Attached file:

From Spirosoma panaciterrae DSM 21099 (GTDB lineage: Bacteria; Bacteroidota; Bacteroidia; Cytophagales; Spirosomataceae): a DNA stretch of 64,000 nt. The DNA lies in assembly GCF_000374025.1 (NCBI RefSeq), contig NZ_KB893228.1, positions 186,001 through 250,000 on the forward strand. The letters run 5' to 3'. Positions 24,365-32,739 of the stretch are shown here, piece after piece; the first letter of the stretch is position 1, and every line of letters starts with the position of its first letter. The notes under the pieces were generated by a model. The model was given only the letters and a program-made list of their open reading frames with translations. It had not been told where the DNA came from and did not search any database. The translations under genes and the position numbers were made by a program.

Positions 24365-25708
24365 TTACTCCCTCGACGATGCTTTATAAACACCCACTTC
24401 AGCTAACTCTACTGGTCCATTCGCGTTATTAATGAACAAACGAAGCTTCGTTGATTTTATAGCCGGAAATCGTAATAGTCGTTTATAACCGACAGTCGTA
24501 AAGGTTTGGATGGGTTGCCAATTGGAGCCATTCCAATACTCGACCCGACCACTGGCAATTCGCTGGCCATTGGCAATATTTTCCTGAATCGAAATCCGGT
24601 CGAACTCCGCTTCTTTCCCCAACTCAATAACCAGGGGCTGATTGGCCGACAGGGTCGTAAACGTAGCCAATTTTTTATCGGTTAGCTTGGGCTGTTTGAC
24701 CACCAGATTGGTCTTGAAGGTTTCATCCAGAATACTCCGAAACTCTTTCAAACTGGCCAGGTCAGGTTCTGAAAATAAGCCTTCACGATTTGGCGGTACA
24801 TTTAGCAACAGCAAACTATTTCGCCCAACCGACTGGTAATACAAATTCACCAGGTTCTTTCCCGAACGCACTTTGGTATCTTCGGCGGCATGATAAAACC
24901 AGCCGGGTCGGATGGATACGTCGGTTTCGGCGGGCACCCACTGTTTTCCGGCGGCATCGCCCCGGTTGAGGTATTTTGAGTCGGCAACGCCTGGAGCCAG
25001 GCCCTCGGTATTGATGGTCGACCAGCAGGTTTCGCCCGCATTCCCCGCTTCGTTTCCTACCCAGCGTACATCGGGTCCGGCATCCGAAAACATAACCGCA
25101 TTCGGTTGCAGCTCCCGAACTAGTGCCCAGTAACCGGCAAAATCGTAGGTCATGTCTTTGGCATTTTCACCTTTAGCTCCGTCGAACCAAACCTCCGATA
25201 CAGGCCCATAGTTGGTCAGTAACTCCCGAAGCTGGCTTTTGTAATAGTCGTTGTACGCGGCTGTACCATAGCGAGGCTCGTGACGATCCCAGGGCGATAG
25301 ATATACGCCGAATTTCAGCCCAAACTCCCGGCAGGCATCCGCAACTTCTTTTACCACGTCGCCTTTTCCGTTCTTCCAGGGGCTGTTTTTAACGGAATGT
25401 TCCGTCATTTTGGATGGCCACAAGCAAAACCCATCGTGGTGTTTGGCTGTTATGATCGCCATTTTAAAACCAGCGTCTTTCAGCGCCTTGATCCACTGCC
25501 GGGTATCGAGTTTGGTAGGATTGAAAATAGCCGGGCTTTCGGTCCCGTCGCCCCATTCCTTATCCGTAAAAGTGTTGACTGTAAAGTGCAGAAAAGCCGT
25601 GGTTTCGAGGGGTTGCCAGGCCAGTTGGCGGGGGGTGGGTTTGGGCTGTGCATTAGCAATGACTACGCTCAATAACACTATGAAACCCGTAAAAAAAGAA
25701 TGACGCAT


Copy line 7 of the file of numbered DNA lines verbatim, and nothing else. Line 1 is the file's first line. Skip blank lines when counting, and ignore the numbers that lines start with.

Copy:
24701 CACCAGATTGGTCTTGAAGGTTTCATCCAGAATACTCCGAAACTCTTTCAAACTGGCCAGGTCAGGTTCTGAAAATAAGCCTTCACGATTTGGCGGTACA